For a less extreme example where this can come up is with relay systems (especially if you don't have relay breaks defined). You may have a system that is often good and also well defined. But occasionally you may have a bad hand for it and you get stuck. Or your very specific hand isn't expressed very well in your relay system (maybe you only get asked about shape and A/K controls and you have a lot of Q/J/T/9 in the hand).

In a different “natural” definition you may be more easily able to use judgement to change/lie/deflect the nature of your hand (I.e., this shapely 7 count is a “limit raise”; this good 13 count with a running 6 card minor is a 15-17 balanced hand; this flat quackish 15 count with no spots and QJ-tight isn't worth a 1NT 15-17 opening).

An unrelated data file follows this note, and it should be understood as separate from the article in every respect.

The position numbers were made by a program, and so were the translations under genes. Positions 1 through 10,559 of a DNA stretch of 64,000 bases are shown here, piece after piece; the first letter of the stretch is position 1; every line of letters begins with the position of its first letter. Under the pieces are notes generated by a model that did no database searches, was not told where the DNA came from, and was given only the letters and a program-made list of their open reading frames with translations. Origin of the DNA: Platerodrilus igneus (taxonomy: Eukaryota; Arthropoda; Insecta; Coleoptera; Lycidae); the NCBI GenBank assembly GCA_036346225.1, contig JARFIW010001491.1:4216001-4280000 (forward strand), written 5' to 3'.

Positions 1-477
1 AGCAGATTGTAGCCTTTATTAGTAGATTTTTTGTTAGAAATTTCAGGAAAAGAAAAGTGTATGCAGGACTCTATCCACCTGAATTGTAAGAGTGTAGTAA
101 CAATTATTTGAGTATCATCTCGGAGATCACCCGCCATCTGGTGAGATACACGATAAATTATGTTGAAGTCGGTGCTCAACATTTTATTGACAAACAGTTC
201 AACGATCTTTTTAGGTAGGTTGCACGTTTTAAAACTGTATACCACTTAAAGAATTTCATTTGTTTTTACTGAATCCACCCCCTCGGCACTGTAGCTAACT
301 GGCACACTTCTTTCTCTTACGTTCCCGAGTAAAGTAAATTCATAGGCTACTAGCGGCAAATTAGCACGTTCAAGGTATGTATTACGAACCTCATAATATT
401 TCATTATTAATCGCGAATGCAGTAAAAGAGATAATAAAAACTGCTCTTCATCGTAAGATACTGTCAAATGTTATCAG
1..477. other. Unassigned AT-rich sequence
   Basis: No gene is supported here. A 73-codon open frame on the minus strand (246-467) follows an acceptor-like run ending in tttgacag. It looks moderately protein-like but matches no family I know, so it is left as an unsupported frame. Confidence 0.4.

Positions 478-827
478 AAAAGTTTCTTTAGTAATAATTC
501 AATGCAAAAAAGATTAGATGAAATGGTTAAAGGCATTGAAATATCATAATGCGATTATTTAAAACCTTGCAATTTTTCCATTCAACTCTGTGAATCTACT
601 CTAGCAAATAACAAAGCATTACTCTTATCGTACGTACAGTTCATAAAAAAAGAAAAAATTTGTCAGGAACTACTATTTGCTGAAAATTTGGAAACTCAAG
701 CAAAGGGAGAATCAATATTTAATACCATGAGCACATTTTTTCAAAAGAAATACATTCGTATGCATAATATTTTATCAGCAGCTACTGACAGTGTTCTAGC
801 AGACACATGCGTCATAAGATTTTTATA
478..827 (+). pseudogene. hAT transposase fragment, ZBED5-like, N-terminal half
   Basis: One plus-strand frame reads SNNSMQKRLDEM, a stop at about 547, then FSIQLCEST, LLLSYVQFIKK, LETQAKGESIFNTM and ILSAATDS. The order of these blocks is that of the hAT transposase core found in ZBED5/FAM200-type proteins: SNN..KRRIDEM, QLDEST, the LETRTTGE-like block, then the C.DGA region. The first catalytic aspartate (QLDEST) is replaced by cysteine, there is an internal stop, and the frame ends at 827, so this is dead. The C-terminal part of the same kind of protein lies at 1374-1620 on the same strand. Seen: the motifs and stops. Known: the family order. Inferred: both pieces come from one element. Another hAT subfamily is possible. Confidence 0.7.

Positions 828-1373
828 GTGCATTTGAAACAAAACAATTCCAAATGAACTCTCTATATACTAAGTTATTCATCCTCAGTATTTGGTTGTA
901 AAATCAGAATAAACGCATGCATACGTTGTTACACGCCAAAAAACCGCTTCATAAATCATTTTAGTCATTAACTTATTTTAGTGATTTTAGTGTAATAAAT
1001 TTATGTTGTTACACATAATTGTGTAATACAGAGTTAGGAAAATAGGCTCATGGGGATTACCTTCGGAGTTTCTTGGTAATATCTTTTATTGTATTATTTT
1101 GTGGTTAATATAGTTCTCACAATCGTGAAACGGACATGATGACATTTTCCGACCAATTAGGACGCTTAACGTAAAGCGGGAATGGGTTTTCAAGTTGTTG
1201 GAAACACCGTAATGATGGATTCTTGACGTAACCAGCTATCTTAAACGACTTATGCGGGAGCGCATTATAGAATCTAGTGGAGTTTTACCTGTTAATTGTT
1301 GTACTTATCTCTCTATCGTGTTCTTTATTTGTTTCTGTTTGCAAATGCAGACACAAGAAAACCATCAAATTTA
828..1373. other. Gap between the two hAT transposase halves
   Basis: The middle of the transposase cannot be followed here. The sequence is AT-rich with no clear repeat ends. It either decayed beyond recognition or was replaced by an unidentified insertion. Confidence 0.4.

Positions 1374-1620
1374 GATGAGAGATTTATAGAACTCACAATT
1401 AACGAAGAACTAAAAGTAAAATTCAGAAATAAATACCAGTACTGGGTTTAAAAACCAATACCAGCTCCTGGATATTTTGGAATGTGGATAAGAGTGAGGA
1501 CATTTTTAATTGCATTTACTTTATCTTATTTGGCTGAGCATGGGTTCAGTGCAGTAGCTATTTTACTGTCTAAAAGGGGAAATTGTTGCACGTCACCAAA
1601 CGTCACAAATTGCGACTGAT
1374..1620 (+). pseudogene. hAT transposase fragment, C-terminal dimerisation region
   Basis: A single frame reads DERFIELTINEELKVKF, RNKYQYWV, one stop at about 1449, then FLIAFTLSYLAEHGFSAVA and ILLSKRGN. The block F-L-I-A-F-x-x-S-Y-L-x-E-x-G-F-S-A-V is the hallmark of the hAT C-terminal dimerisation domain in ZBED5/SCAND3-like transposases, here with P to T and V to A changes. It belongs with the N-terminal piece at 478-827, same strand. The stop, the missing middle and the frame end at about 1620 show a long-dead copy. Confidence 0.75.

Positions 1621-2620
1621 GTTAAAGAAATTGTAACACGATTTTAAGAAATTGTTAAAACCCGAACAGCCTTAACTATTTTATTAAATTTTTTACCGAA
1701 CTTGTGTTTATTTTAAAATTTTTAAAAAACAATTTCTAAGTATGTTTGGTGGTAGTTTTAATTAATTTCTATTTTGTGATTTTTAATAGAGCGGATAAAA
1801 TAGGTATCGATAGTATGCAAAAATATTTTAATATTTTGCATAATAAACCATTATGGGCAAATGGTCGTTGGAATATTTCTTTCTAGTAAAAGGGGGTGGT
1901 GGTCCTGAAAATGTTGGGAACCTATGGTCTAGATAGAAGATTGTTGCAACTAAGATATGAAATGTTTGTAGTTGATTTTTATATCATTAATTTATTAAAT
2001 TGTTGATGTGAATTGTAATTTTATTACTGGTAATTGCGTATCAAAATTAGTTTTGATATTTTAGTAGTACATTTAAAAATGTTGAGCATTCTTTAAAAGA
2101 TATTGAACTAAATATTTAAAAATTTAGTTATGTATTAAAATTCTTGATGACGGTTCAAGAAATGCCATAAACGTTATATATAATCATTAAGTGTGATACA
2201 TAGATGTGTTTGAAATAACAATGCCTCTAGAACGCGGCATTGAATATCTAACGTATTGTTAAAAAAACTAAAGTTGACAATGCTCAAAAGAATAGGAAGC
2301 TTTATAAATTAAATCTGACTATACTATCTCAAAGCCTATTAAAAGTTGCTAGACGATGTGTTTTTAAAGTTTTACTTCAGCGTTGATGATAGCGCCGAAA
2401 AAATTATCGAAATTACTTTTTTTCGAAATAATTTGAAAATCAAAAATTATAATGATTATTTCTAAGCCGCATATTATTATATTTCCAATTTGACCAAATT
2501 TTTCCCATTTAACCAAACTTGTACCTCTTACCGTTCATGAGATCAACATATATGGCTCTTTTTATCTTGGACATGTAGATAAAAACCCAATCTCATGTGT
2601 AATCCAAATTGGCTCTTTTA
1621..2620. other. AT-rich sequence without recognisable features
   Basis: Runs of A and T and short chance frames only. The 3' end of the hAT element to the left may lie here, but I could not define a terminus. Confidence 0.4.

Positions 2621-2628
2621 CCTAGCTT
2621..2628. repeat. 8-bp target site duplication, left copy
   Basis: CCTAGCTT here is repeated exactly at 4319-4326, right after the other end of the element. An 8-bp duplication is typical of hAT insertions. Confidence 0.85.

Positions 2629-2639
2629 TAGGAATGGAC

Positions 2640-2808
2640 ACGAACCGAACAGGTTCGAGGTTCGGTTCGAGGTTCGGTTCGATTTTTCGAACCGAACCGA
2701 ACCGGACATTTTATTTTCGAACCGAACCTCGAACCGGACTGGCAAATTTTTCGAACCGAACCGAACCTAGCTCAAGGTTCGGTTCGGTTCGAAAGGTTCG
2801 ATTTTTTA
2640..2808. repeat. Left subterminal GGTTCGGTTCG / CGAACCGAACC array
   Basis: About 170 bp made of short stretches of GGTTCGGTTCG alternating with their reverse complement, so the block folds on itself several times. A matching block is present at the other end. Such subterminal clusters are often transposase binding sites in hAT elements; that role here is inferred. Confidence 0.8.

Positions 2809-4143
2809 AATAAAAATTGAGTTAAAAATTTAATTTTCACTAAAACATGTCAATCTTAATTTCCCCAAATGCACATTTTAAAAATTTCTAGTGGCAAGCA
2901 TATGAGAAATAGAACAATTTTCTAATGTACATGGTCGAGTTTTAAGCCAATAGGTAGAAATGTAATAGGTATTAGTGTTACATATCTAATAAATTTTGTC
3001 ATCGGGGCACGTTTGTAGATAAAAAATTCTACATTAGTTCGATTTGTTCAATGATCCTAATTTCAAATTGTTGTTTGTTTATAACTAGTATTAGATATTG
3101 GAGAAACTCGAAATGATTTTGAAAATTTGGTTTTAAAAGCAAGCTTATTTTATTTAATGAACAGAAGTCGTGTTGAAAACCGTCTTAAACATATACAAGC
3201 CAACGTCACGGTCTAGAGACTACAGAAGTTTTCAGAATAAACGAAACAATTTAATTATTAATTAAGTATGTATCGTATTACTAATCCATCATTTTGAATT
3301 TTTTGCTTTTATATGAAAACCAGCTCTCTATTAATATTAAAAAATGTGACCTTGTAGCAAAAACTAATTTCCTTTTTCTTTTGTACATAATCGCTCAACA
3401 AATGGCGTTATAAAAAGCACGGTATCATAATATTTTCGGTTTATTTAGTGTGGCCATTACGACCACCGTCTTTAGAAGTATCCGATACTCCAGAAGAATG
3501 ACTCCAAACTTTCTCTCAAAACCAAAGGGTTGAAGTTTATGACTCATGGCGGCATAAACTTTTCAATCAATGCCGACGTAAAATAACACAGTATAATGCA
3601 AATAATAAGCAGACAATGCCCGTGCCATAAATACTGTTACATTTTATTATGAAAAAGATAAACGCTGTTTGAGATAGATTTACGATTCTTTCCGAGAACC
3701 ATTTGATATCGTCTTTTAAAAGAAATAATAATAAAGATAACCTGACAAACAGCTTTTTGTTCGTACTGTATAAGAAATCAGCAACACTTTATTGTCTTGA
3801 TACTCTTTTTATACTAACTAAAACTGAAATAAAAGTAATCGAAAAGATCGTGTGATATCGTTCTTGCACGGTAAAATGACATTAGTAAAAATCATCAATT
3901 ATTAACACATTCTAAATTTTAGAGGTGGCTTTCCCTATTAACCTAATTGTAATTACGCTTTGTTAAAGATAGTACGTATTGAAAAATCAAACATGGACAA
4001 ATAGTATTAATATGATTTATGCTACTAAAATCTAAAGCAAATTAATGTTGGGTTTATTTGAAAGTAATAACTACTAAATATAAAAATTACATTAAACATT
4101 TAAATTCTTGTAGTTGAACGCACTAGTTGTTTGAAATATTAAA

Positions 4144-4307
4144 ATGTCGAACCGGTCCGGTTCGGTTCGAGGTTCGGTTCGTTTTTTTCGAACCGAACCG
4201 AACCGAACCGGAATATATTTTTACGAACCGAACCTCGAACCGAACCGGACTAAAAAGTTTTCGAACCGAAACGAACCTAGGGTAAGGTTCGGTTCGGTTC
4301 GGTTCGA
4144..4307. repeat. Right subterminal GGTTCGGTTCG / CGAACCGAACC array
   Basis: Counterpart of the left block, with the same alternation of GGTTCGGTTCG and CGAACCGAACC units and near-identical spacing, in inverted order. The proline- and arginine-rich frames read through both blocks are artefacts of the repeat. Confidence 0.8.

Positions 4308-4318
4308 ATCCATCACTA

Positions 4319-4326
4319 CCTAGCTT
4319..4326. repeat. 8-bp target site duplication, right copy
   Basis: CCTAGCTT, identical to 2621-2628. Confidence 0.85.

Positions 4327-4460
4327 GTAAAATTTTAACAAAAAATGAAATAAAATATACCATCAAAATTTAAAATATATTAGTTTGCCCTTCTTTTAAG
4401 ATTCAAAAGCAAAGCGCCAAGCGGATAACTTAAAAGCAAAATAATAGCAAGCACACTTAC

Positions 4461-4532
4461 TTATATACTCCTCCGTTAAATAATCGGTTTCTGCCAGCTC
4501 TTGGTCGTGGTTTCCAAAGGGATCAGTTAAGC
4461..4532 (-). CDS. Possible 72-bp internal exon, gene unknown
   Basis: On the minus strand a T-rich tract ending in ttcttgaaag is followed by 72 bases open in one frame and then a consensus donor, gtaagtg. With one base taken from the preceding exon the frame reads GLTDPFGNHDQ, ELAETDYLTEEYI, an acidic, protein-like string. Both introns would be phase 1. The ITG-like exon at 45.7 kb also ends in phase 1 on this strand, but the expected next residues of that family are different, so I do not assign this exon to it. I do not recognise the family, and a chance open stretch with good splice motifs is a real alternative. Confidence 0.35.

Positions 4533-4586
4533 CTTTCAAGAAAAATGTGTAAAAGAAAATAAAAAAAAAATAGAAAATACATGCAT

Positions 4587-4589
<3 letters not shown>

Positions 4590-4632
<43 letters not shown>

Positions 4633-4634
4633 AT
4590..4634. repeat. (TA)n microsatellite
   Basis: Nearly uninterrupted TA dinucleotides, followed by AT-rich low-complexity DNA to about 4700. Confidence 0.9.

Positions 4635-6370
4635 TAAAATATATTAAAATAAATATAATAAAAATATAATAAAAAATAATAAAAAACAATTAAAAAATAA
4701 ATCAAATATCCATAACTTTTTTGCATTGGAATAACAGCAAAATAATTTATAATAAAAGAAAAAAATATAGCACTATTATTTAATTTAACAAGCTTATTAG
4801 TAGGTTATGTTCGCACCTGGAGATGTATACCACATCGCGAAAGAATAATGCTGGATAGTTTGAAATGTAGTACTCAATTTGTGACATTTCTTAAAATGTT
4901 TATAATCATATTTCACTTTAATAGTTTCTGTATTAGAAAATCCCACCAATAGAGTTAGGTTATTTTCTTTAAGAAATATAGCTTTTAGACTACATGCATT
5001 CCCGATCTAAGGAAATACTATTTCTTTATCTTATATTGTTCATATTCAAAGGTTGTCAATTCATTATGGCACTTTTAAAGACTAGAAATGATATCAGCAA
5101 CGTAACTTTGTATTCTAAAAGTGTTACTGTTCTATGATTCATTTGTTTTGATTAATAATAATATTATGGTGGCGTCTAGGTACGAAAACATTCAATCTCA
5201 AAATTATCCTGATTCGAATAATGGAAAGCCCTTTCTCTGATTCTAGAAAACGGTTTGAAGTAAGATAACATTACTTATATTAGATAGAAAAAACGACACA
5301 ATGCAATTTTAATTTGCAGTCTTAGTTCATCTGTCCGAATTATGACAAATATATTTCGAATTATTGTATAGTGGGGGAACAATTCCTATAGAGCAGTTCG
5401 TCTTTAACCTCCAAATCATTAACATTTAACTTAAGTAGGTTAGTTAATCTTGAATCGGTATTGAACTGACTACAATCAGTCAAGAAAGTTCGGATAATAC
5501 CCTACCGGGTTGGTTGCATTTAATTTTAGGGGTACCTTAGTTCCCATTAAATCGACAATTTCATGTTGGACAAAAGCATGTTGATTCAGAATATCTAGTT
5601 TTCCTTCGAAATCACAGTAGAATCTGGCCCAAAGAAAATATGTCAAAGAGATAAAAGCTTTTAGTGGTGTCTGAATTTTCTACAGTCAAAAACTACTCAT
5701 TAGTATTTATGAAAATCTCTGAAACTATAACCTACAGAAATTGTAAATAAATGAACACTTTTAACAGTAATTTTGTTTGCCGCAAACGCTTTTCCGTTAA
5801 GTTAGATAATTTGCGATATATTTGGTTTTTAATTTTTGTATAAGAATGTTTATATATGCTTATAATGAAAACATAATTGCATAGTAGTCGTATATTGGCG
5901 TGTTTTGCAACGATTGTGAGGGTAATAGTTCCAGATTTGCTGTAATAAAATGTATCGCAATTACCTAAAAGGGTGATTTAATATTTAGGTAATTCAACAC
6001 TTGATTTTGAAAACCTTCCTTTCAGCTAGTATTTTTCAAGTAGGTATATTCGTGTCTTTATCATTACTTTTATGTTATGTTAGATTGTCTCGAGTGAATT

These sort of upgrade/downgrades are easier in a system with flexibility in the definition of bids and how they are applied. It is difficult to show flexibility if you are describing the exact shape of your hand, your exact number of A and K, and where the A and K are as lieing/adjusting/etc. will throw off partner much more (it would be like adding or removing a key card response because you are weaker or stronger than partner would expect for your earlier auction).

But again I'd argue it isn't an issue of too well defined or too much agreement as much as what the definition and agreement is.